Coal-Fired Power Plants
Using coal to generate electricity is dirty and harmful throughout its cycle. As other pages on this site explain, mining and washing of coal before it is burned, and disposal of the waste after burning, have devastating effects on nearby communities, waterways and ecosystems. The burning of coal is also the largest source of climate change causing greenhouse gases, and emits pollutants like nitrogen oxides and sulfur dioxide that cause asthma attacks and cardiovascular disease and contribute to acid rain. These harms are intrinsic to the use of coal; simply put, the only way to avoid them is to stop mining and burning coal. To that end, one of our goals is to help prevent new or expanded coal-burning power plants and phase out existing ones.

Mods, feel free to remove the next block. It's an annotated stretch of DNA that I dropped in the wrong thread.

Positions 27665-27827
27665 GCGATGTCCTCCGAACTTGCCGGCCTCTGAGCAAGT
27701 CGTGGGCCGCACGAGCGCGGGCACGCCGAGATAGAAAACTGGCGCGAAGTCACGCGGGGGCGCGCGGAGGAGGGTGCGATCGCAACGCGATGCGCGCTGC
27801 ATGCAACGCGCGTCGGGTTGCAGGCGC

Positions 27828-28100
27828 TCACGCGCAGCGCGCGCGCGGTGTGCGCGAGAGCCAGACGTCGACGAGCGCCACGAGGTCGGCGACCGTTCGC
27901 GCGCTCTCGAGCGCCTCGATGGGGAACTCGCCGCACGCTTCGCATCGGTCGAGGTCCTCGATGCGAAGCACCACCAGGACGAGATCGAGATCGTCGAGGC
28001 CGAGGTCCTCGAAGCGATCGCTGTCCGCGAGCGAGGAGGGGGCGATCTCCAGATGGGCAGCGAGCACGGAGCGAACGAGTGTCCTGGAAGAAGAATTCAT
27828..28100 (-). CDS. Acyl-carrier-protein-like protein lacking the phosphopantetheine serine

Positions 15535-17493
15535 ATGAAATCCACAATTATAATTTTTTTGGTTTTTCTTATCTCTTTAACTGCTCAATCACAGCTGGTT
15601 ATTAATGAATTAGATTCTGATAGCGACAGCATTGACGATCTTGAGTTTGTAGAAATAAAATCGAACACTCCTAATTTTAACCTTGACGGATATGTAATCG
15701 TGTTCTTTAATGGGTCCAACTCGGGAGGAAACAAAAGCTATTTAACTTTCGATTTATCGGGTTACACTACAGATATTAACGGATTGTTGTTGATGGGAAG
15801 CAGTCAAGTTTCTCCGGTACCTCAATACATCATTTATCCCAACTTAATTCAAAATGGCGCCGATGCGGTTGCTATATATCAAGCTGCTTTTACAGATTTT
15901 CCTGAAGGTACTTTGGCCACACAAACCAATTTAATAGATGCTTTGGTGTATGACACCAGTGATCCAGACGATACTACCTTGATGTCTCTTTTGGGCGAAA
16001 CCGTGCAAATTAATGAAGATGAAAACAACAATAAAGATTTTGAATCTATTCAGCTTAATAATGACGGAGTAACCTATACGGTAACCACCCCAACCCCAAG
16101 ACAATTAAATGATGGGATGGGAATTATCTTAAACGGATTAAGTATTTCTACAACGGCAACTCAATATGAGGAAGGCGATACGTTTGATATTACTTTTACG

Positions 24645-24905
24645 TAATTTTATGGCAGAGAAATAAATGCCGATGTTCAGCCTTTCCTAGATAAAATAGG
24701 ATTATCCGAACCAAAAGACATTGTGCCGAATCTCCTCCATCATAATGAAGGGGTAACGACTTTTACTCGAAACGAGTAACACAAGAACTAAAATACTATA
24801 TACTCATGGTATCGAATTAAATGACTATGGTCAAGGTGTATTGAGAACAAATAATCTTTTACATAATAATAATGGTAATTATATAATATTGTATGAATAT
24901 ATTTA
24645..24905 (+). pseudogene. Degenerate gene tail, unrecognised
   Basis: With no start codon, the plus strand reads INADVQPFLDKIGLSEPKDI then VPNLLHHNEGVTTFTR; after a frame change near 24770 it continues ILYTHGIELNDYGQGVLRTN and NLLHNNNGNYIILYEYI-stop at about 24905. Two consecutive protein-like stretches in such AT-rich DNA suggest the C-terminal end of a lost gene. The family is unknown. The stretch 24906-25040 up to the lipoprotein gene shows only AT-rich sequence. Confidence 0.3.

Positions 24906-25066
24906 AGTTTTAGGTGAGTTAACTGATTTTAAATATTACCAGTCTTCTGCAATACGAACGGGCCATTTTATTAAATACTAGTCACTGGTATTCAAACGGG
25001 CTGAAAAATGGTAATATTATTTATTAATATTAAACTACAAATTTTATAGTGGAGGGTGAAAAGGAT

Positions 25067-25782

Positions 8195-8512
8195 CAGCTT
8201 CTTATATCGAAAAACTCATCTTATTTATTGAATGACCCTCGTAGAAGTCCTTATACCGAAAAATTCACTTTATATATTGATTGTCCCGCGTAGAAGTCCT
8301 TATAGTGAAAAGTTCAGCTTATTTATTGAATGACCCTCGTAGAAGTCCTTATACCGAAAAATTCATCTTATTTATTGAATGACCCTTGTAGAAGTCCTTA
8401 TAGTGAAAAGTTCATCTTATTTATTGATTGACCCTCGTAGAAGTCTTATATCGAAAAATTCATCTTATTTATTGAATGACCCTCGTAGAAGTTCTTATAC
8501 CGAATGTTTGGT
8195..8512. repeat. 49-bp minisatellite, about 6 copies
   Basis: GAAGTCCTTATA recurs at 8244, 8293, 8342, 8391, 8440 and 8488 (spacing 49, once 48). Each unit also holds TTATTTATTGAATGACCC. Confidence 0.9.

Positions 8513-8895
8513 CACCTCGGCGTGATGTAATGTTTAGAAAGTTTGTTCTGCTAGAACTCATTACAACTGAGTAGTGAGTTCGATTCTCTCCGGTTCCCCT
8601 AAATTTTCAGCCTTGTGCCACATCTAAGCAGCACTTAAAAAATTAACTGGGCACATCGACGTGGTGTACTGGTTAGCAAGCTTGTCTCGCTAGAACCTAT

As a concrete step in this direction, we are proud to be a founding member of the Asheville Beyond Coal campaign along with the Sierra Club, the Western North Carolina Alliance, North Carolina Interfaith Power and Light, and Transition Asheville. The goal of this campaign is to develop sufficient renewable energy, efficiency, and conservation resources to allow the eventual retirement of the coal-fired power plant on the outskirts of Asheville.